Online teaching and learning are just as much of a transition for professors as they are for students. Using new tools and platforms and without the benefit of face-to-face connection, many instructors feel disconnected from their students. Are they engaged? Is the information landing? Absent the social queues we normally rely on, it’s easy for things to feel disjointed and even isolating. In our latest #ProfChats, we asked educators how they maintain a social presence and build connections with their students, wherever learning takes place.
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Shifting your POV
Adjusting to a world full of webcams and technical glitches can be unnerving. For this reason, it’s important to be aware of Zoom fatigue. Dr. Tazin Daniels encourages educators not to take it personally when students aren’t engaging in class the way you might expect. If your expectations surrounding participation are clear and flexible from day 1, you allow students to participate in class however makes sense for them.
Dr. Matthew Farber encourages his students to use online tools with low barriers to entry to collaborate and connect. Using these online tools and platforms, students can share ideas, ask questions and clarify course concepts without the need to have all cameras turned on.
Paula Patch asks her students to add a small touch of personality to their video screens like a photo of a pet or their favorite TV show character. Students can connect over common interests and build more informal connections that pave the way for better collaboration.
Building virtual connections
Students feel more motivated to learn when they feel a sense of belonging in the classroom. To replicate the community connection online, Dr. Jennifer Honeycutt holds short one-to-one meetings with each student at the beginning of the term. This way, Honeycutt can address concerns about the course and answer questions. She also encourages students to develop actionable learning goals and check-in on their progress midway through the course.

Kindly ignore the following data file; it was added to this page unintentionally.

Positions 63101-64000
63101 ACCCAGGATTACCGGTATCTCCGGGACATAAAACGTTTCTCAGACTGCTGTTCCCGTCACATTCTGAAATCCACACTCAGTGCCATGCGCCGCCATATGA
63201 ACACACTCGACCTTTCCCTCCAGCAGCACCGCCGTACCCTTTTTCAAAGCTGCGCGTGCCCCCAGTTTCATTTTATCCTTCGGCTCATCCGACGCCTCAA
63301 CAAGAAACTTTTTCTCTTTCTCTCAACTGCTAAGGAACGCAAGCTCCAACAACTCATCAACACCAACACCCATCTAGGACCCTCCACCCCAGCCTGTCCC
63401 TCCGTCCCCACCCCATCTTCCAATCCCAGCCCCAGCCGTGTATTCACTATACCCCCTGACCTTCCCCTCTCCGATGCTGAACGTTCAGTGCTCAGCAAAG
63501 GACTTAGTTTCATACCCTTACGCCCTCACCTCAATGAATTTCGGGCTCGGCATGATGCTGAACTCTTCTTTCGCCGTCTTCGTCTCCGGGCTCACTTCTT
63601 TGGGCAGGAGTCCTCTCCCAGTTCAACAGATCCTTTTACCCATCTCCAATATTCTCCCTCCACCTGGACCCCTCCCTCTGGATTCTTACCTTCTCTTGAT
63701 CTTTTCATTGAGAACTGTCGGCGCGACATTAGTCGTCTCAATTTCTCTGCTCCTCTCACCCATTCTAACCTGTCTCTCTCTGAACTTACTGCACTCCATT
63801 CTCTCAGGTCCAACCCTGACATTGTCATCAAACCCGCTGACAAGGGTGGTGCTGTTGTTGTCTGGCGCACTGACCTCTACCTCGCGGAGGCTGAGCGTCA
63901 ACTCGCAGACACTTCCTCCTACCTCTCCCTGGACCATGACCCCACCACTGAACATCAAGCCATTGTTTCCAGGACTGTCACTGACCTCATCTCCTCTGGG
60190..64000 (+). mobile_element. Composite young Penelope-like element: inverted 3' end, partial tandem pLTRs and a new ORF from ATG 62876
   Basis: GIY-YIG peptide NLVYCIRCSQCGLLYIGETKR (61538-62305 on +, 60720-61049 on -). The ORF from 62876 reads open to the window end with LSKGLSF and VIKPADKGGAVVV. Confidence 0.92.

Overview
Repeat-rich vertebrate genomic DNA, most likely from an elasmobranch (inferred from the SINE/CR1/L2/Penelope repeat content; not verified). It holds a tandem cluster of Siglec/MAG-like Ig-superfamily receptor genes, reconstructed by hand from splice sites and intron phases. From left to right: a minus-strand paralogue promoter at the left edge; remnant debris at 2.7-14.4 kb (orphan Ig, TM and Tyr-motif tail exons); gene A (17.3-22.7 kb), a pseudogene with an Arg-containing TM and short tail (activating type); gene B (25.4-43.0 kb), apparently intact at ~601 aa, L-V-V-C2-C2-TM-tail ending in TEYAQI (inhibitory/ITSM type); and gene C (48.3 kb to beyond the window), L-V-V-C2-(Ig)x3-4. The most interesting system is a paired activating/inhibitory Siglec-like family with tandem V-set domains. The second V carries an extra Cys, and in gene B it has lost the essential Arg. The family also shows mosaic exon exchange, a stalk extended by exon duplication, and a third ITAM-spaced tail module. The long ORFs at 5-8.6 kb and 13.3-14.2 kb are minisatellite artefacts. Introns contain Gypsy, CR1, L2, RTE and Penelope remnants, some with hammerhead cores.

Thomas Tobin encourages students to build connections by finding a ‘study buddy.’ Tobin shared a framework from Penn State University, which developed a program designed for students to establish individual relationships with both peers and instructors. This allows students to ask questions, voice concerns, collaborate with peers and meet more of their fellow students regularly.
Maintaining a social presence from a distance
To bring her authentic self into the classroom, Jasmine Roberts shares personal anecdotes with students about her mental health journey. Roberts makes it clear to students that she teaches with mental health in mind. By showing vulnerability, she’s found students are more comfortable approaching her when they need support or accommodations to engage in class.
Dr. Jenae Cohn recommends educators bring their whole selves into the classroom. Engaging in conversations about hobbies, pastimes, family, pets or current events, has helped lower the barrier between herself and her students. It doesn’t have to distract from class time, either. Cohn takes advantage of office hour conversations, discussion threads and shares photos and videos in course announcements to build connections.
Dr. Lee Skallerup Bessette is open and honest with her students about her “on” and “off” hours for answering questions and responding to emails. Bessette encourages students to establish similar boundaries of their own so they can unplug and disconnect from screens and their studies. When provided with this option, students can be “on” during class time while still taking the necessary time to recharge.
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